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Armored Cars: Supacat SPV400

May 15, 2019

Via Supacat.

First publicized in 2010 as an entrant in the UK defense ministry’s Light Protected Patrol Vehicle (LPPV) competition, the Supacat SPV400 was the main rival of the Foxhound that emerged victorious. With its luster having dimmed the SPV400 still counts as a rare homegrown effort by a UK company at a less cumbersome mine-protected vehicle that saves soldier’s lives. Although Supacat‘s reputation was built on its super fast commando trucks, its distinctive SPV400 maintains its place in their catalog. Besides, its finer aspects are commendable. At its best the SPV400 scales 7.5 tons fully loaded and maintains its composure when taking on the brunt of catastrophic explosions.

As a bit of a forerunner that preceded today’s modular protected trucks, the SPV400 was designed as separate compartments built around a sturdy cab also known as a “crew pod.” Its chassis is a marvel to behold, with its frame and drive train tucked inside the V-hull. The front and rear axles are detachable and the engine block is housed in an immense bonnet. It’s apparent the SPV400 put its occupants’ safety foremost but its actual ballistic protection was never revealed. But the thick bulletproof panels on its front and side doors ensures its occupants survive intermediate caliber small arms fire.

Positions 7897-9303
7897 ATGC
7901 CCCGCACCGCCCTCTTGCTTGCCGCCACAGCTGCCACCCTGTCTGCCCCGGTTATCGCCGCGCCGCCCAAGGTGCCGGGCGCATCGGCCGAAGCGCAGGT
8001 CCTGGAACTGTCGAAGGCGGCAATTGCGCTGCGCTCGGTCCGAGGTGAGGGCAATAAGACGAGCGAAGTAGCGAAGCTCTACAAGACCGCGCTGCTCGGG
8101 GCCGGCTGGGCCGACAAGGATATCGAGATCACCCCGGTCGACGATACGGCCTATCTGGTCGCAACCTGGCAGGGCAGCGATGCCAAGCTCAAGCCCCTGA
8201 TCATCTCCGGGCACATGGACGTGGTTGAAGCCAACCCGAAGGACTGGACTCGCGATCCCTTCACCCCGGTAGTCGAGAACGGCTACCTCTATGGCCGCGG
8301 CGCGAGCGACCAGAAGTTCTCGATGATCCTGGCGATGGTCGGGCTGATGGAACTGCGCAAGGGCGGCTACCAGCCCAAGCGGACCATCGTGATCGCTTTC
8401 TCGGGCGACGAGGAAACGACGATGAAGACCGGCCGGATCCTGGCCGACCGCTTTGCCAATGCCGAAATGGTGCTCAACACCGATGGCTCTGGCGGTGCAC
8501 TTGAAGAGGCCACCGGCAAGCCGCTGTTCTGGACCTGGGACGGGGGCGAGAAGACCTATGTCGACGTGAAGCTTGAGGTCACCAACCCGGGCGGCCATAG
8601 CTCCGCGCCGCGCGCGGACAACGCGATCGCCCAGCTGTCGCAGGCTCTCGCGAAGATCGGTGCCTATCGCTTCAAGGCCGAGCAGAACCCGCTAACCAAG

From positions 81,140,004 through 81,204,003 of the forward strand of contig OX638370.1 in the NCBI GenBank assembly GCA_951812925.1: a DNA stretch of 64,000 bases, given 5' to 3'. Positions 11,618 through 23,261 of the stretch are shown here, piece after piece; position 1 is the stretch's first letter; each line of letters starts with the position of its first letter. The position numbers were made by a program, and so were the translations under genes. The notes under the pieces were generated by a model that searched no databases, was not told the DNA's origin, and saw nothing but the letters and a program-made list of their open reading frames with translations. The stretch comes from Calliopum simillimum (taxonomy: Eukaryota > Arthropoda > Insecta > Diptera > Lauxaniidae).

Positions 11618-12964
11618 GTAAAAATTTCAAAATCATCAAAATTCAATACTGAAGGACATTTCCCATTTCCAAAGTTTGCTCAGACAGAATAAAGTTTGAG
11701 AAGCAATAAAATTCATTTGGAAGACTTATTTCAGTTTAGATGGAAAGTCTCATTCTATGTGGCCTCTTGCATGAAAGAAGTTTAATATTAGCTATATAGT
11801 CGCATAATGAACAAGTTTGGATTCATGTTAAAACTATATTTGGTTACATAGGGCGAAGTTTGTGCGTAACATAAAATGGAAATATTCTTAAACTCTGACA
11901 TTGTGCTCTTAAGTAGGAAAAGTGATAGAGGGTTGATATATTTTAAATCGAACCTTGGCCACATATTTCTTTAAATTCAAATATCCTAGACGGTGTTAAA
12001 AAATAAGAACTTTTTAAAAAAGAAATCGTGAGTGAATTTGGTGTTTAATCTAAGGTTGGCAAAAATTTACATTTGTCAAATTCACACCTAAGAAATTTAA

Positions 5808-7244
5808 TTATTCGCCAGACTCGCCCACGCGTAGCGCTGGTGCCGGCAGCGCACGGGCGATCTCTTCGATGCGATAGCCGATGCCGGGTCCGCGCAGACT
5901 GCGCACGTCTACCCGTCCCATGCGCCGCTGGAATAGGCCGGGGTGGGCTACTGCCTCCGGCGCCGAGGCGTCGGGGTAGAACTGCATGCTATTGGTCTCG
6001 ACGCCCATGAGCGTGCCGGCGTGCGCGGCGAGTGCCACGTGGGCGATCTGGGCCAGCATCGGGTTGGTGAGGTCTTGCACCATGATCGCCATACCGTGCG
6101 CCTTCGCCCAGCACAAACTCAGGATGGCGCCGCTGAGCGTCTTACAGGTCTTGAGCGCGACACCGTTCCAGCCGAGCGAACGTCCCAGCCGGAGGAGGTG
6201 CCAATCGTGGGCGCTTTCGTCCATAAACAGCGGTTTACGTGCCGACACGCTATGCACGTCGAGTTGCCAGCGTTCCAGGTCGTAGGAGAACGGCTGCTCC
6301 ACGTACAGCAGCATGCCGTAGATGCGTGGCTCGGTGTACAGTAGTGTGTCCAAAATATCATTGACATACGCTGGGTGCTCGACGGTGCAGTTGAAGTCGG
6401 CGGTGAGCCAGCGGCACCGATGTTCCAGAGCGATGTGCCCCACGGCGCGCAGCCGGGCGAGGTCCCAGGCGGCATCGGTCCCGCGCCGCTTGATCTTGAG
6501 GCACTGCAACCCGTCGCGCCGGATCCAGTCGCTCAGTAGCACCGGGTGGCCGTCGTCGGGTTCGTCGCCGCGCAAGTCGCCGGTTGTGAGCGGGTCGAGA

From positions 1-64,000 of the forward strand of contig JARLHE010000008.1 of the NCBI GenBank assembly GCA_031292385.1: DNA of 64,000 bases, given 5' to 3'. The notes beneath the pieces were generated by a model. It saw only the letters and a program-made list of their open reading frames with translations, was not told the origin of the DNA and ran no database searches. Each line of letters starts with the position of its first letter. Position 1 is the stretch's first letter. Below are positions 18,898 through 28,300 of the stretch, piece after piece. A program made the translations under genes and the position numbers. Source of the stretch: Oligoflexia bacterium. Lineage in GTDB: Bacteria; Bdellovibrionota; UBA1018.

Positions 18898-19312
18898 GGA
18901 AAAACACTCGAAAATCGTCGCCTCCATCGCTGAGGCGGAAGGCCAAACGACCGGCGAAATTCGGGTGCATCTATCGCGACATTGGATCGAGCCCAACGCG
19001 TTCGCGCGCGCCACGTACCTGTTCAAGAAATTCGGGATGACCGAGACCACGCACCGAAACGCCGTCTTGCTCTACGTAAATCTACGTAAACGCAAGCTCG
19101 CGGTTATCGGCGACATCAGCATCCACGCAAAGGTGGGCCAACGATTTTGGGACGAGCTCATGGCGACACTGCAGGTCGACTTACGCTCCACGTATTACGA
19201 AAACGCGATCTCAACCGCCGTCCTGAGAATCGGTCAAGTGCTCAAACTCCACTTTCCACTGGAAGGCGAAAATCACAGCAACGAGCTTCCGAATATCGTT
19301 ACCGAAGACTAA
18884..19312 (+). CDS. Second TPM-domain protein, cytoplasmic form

The SPV400’s cab is a modest affair, where the driver and co-driver have the most leg room, while the passengers who embark from a rear swing door are limited to four people in blast resistant seats. That totals six occupants per vehicle, which is meager considering how far and how frequently the British military travel abroad. Combat optimization is limited as well. A circular roof hatch is the only sensible position to fight in. Absent are gun ports on the sides of the hull or secondary mounts for extra machine guns.

If all around protection is too constricting, Supacat do offer a separate open top hull module for special forces. This configuration resembles Supacat’s renowned HMT 400 with generous space for cargo and weapons–a ring mount for an M2 Browning heavy machine gun and an FN MAG on a swivel arm right next to the driver’s eat. Another variant of the SPV400 is a single cab pickup with an open bed. The circular roof hatch stays the same and the vehicle’s high ground clearance and V-hull make it superior to the unprotected technicals that are so common in faraway war zones.

The SPV400 runs on a 180 horsepower Cummins diesel engine and manages a top speed of 120 kilometers per hour. It can travel 600 km on a full tank and navigates rugged terrain very well thanks to its front and rear double wishbone suspension. Supacat give customers the choice of adding a central tire inflation system and runflat tires; any additional weapons and defensive countermeasures; even a self-recovery winch for pulling itself and other vehicles. Unfortunately, the UK’s best efforts at protected wheeled transports have lost their appeal. South African manufacturers are some of the most aggressive and agile when it comes to exporting armored 4×4’s and innovation from unlikely places is taking their toll on Western European models.

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